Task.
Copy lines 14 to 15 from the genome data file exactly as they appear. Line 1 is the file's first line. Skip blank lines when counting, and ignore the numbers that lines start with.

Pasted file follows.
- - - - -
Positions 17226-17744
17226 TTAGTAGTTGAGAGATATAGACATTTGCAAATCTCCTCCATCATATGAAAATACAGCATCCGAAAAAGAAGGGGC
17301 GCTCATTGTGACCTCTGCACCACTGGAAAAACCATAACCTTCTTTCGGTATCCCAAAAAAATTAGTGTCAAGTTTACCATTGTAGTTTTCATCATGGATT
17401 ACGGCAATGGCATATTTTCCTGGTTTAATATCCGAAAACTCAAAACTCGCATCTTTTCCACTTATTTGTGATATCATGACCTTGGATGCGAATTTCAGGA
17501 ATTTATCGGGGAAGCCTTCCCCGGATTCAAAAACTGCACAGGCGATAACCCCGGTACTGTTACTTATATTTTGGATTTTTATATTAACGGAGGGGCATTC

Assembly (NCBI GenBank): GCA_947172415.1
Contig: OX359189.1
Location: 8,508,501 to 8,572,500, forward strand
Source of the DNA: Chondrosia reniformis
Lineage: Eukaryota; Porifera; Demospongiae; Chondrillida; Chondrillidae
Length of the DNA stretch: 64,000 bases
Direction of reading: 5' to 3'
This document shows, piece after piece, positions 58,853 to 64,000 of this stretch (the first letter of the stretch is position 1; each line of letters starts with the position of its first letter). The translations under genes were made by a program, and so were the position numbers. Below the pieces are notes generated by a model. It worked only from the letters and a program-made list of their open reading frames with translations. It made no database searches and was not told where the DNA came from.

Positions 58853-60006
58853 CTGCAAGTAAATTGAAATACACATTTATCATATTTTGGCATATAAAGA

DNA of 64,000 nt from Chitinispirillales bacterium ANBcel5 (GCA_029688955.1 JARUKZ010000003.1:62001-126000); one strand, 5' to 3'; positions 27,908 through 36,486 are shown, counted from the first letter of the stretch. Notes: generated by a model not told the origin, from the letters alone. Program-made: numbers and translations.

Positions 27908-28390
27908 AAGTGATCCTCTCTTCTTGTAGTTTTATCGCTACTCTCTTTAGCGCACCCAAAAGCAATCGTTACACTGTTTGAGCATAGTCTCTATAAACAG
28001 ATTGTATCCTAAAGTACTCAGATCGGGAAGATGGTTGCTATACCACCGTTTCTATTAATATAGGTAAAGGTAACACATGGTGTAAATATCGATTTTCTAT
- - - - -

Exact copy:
Positions 58853-60006
58853 CTGCAAGTAAATTGAAATACACATTTATCATATTTTGGCATATAAAGA